A look at the new breed of AI chips
Software Architectures

A look at the new breed of AI chips

A $30m injection of cash into the UK’s Bristol-based AI chip startup Graphcore in July this year was another clear indication of how AI chip development is disrupting the traditional CPU players. Earlier in the same month, leading AI chipmaker NVIDIA struck a deal with Chinese web services firm Baidu with a promise to “accelerate AI”, while Microsoft executive vice president for AI research Harry Shum recently talked about how Microsoft is developing its own AI chip for HoloLens. Throw in Google’s TPU, Apple’s hints at an AI chip for its smartphones and a host of startups including Austin, Texas-based Mythic and you have a processor bunfight brewing.

It may prove to be a defining period for the technology industry and for traditional processing giant Intel in particular. Moore’s Law has stood Intel in good stead over the years, multiplying the transistors to boost performance, making it a dominant player in datacentre servers. There is of course, still plenty of life in that particular beast but the rapidly increasing drive for a data driven world is piling pressure on existing technologies and chip designs. As a result, Intel’s dominance is under threat and although the playing field may not have been entirely levelled, there’s enough of a shift to for new entrants to take a shot.

As you would expect Intel has not been idle. It launched its own AI chip Nervana last year and in March it acquired Israeli chipmaker MobileEye for $15bn but it’s having to play catch-up. Other businesses such as Nvidia have stolen a march, recognising as early as 2006, that a new approach was needed. According to Marc Hamilton, vice president of solutions architecture and engineering at NVIDIA, the company’s work in developing CUDA 11 years ago, a parallel computing platform and application programming interface, has been the rock on which the business is now building its AI-targeted products.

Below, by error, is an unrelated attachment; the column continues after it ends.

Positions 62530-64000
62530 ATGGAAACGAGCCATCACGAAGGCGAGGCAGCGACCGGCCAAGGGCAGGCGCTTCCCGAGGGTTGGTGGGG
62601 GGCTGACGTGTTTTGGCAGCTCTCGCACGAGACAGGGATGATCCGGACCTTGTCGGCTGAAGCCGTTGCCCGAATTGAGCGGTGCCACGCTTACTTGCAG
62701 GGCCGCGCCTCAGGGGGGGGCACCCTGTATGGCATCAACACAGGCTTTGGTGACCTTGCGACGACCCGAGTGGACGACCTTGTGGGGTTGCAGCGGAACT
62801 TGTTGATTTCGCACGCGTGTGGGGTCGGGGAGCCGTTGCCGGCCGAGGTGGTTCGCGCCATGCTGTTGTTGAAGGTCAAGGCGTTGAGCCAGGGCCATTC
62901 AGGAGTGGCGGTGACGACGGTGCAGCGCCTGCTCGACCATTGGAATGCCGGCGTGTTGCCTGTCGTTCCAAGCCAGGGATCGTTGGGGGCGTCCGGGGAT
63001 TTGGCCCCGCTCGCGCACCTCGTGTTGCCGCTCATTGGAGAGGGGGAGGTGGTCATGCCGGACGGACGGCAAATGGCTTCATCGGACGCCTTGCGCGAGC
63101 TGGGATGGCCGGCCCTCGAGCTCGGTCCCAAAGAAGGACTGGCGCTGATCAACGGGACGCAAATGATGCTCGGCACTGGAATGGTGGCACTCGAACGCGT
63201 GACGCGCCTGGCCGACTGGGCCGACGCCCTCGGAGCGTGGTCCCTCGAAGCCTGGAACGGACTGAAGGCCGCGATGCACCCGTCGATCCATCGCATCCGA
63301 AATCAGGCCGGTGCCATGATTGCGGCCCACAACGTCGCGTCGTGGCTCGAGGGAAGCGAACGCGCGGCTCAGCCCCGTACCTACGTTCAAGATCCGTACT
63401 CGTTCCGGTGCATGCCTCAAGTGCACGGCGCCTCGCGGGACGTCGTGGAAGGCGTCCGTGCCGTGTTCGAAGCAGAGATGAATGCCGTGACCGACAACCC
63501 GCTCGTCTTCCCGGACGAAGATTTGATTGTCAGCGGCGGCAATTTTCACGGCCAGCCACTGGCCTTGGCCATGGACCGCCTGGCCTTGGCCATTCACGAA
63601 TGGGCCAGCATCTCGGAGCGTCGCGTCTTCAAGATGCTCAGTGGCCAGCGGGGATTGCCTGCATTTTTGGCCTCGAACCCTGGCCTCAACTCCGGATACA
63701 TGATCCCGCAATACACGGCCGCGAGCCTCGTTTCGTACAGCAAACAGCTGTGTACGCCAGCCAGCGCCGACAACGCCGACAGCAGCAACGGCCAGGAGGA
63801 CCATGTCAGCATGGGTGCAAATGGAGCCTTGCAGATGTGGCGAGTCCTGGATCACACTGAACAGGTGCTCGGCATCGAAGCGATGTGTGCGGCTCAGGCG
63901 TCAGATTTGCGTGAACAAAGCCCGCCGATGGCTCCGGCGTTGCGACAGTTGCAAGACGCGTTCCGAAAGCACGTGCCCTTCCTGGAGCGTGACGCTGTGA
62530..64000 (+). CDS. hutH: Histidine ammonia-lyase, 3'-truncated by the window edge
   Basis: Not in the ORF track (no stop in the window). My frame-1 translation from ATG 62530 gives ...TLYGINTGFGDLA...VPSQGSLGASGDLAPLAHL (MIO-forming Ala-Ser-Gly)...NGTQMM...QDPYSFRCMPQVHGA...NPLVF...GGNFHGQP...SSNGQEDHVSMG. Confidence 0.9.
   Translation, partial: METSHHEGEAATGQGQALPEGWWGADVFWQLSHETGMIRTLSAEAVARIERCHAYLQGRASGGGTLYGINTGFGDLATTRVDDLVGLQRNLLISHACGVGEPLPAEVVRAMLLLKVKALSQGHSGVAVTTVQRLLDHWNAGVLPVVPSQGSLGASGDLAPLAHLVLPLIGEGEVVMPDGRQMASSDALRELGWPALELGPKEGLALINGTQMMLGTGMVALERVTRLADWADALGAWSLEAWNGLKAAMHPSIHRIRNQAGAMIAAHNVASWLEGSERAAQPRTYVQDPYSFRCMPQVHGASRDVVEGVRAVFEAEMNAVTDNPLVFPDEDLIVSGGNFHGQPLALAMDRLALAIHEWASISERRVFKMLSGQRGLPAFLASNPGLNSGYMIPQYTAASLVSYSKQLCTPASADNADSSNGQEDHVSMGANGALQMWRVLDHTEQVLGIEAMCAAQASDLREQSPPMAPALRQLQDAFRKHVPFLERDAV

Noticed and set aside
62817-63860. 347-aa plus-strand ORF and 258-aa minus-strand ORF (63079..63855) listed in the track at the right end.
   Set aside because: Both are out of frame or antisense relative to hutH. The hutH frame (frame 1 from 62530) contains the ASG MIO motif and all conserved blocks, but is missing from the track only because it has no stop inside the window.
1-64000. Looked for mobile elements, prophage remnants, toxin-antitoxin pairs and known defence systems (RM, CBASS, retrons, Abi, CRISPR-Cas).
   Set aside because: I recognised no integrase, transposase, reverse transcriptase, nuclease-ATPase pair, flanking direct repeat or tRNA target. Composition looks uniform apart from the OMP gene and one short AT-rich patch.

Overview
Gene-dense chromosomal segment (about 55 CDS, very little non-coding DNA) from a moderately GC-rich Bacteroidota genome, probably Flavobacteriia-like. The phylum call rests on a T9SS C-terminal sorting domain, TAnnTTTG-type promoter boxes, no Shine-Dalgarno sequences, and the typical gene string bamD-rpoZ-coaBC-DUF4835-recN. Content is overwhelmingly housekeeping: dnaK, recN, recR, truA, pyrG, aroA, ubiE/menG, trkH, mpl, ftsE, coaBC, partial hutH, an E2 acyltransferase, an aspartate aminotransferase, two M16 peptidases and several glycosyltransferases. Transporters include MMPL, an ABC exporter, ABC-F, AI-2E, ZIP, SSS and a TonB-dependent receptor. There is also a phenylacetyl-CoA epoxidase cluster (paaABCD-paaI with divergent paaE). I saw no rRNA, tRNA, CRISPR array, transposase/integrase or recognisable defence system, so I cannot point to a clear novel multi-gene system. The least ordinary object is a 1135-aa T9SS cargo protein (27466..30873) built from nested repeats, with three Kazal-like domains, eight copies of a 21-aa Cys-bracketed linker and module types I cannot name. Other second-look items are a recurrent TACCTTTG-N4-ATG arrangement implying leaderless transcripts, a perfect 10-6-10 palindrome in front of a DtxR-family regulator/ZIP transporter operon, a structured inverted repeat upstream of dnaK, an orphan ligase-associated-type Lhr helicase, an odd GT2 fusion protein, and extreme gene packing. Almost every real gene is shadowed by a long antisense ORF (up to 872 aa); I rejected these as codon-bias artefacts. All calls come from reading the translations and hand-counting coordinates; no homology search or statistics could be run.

“We spend around $3bn a year on R&D and the vast majority of that benefits AI,” says Hamilton. “To be a success in AI you need to do things differently. You can’t rely on existing commodity processors.”

So, what does a $3bn R&D fund buy you? How many AI-related patents does the business hold? Hamilton didn’t talk numbers but pointed to NVIDIA’s Pascal architecture products and its work to develop improved ‘inferencing’ speeds. Its Tensor RT chip he says, is ten times faster than anything else in the inference step of a deep learning process, something which is already attracting early users of machine learning technologies.

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Marc Ambasna-Jones

Marc Ambasna-Jones is a UK-based freelance writer and media consultant and has been writing about business and technology since 1989.

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